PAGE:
The once richest Latin American country, is in a state of economic chaos, crisis and disarray. The story of the collapse of this petroleum-reliant economy was set back in 1999 when Hugo Chàvez was elected as President. Chàvez, a celebrated leader of the masses, took the reins after a period of currency devaluation,a collapse in oil prices and sky-rocketing inflation. The Venezuelan economy experienced a boom in the economy due to an increase in oil prices, which led to an increase in the national revenue. This money was spent hugely on the welfare of the poor, a move that made Chàvez the messiah of the underprivileged. The state introduced various successful subsidy and social security programmes, which were a causal factor in the massive fall in the poverty and unemployment rates and, thus, a period of prosperity for the general public. The plaudited President failed Venezuela economically because of actions like indebting the nation to fund the social welfare schemes; not investing in the petroleum industry, which led to a subsequent decrease in the production of oil; not exploring other industries, which would have reduced the country’s dependency on the oil industry; and nationalisation of the production of even common products- industries which gradually shifted the economy to socialism.

The Bolivarian revolution of 2002 raised the inflation rate, caused a decline in oil production and devalued the bolivar. Foreign exchange trading was suspended by the Central Bank of Venezuela as a step to increase the level of international reserves, which was brought about by a decrease in exports of oil. As Venezuela has never been self-sufficient in the food and pharmaceutical industries, it depends on massive imports of these necessities.The increasing revenue deficit due to a steep decrease in the price of oil forced the nation into a food and health crisis, which consequently led to a disturbing condition in the country.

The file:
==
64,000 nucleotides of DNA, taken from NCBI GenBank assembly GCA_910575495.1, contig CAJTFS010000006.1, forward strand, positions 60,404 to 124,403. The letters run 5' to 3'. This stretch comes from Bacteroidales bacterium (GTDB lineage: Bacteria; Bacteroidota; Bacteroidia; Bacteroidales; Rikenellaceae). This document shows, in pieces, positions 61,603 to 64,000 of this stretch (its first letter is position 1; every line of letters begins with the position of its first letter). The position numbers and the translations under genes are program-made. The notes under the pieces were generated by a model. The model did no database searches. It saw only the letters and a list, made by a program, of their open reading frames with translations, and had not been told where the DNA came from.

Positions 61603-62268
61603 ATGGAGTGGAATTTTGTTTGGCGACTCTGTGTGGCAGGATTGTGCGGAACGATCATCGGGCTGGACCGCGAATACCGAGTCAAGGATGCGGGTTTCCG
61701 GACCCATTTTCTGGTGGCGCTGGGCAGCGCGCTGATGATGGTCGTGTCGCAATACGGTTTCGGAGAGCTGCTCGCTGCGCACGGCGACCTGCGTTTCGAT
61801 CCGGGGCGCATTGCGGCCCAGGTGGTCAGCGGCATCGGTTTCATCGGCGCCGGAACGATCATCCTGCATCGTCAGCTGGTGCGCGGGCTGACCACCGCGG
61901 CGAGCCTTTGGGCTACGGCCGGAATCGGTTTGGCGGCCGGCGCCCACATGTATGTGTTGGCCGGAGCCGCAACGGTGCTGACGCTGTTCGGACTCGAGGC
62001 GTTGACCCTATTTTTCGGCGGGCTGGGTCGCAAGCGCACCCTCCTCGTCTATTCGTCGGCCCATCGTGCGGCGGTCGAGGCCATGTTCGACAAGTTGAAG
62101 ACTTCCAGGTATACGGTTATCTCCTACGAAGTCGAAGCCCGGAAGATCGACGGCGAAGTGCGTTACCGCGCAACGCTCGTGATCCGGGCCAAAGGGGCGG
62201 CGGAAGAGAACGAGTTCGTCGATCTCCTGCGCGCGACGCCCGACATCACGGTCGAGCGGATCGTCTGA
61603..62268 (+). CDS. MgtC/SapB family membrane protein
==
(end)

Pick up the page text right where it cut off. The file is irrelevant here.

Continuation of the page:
With the death of Chàvez in 2013, the economically unstable nation also slipped into a long period of political vulnerability. The chosen President, Nicolàs Maduro, resorted to heavy foreign borrowing and monetisation of the economy. Moreover, Maduro brought a new system of foreign trade into existence, wherein the official exchange rate, which only his friends and allies had access to, was set at 10 bolivars per US dollar, whereas the black market rate was at a shocking 12163 bolivars per US dollar as of August 2017. They earned enormous profits as the beneficiaries imported goods at the official rate but sold them at the black market rate. Maduro’s fallacious actions induced hyperinflation in the economy, and the GDP shrank over 35% in the last four years. The debt-ridden country recorded an inflation rate of 3,80,000% in 2020 and a GDP growth of -19.6% in 2018. The by-products of this economic collapse have been harsh- the citizens are facing hunger, lack of healthcare facilities and an educational crisis. Amidst the disregard of the national crisis, the conditions are changing for the worse. Also, political discontent, US sanctions and interventions, and COVID-19 added to the woes of the countrymen.

The Venezuelan currency has lost its worth and the residents are shifting to US dollars for transactionary purposes. The continuing economic mismanagement has resulted in an all time high fiscal deficit, inflation, and poverty rates. The poverty rate rose to an all time high of 96.2% in 2019, thus indicating the severity of the crisis. Though PIIE reports that “Maduro plans to slash five zeroes from prices, give the currency a different name (the Sovereign Bolivar); devalue the currency by 95%; and peg the bolivar to the petro”, economists opine that the reforms would be unsuccessful and lead to a much more aggressive state of hyperinflation.

Conclusively, Hugo’s extravagant spending in the name of social security programmes, to be a political star; and Maduro’s selfish motives, besides poor economic planning, left the rich country of Venezuela in shambles.